Samsung Odyssey Neo G9 from above and behind. You can see some spiffy design stuff on the back of the monitor.

(Image credit: Samsung)


It’s hard to overstate just how much this monitor will blow you away the first time you use it. Samsung was somehow able to double the peak brightness over the 1,000 nits in last year’s model to 2,000 in the Samsung Odyssey Neo G9. That gives it an HDR 2000 rating, which is the best HDR you’ll find outside of just playing your PC games on a top-end OLED TV. 

That alone would be impressive, but it also includes Samsung’s new Quantum Mini LED tech, which is behind its latest QLED TVs. So, the Samsung Odyssey Neo G9 has 2,048 local dimming zones, which is a massive improvement over the measly 10 dimming zones in last year’s model. 

In fact, one of the only things we didn’t like about the Samsung Odyssey G9 when we reviewed it in 2020 was that in dark scenes there was a bit of bloom emitting from light areas of the screen. This was extremely noticeable in loading screens, where the rest of the screen is black and you just had a little logo in one corner of the screen. It would just light up that entire corner and it looked a little obnoxious. 

It wasn’t a deal-breaker by any stretch of the imagination but it’s just not a problem this time around. 

We spent probably about 10 minutes or so playing some Doom Eternal – including failing over and over on a platforming section – and we were blown away by how good the game looks. The high-end HDR makes all the colors pop on the screen, and all the local dimming zones make darker parts of scenes look incredible. And, well, there are a lot of dark areas in that game.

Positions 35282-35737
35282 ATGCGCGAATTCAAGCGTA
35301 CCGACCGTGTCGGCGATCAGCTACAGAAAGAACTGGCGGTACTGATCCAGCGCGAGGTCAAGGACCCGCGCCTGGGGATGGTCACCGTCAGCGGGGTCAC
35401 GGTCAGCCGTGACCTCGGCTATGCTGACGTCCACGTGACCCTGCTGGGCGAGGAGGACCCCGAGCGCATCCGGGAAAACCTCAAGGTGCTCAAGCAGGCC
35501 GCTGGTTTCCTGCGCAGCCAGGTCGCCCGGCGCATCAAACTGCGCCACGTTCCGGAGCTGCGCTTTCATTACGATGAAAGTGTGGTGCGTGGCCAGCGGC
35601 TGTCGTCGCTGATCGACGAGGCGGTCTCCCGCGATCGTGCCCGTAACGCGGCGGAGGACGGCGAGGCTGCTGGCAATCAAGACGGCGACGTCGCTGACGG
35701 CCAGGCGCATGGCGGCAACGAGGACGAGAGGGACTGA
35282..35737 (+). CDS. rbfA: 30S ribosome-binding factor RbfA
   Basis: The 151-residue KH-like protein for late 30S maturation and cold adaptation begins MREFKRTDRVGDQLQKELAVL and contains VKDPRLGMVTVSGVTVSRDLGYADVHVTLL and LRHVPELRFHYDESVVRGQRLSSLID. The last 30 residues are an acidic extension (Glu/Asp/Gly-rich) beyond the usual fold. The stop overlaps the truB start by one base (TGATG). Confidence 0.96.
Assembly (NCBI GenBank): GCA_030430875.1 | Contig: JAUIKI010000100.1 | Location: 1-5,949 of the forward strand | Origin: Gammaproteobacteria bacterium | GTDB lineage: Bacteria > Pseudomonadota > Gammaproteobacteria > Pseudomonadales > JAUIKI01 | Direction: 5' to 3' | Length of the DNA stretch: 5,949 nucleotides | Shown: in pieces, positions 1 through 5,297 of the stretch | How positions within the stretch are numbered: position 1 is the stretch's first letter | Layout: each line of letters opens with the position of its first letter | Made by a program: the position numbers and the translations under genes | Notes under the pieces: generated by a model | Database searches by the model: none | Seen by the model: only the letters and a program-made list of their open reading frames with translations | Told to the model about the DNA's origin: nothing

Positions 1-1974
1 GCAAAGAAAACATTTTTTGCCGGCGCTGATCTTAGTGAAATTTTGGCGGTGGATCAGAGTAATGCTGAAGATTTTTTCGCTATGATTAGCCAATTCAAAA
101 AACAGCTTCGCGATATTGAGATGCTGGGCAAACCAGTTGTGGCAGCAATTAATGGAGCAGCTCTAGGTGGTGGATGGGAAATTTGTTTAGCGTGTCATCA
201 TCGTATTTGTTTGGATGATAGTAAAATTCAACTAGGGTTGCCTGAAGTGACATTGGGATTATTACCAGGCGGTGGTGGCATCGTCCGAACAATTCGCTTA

But it doesn’t just look good. Doom Eternal is a game that really benefits from a fast screen, and the 240Hz refresh rate made it feel incredibly smooth on top of the mind-blowing visuals.

There probably won’t be many games you’re going to be able to push to a full 240 fps on this, though. The Samsung Odyssey Neo G9 has a 5,120 x 1,440 resolution, which is just 12% lower than a full 4K resolution. At that resolution, even with an RTX 3080, you’re going to be lucky to get 100 fps, let alone 240, in most games. 

Still, with a monitor that costs as much as the Neo G9, you’re going to want to give it some room to grow in the future, and it will be a long time before this monitor’s performance is considered standard. 

Samsung Odyssey Neo G9 on a gaming desk, with a very sci-fi screenshot and what looks like a can of Mountain Dew.

(Image credit: Samsung)

Early verdict

The Samsung Odyssey G9 is a luxury product in every sense of the word. This is a $2,499 (about £1,809, AU$3,386) display, which is more expensive than pretty much anything else on the market right now. 

But it bringing some of the most advanced display technology available over to the PC gaming space, which will make it worthwhile to gamers that want to be on the very cutting edge. And, likewise, those are the only PC gamers that will likely be able to even power this display with their gaming PC. 

If you want nothing but the very best, this is the gaming monitor you should go for. But for a lot of people, this is just going to be overkill for a very long time.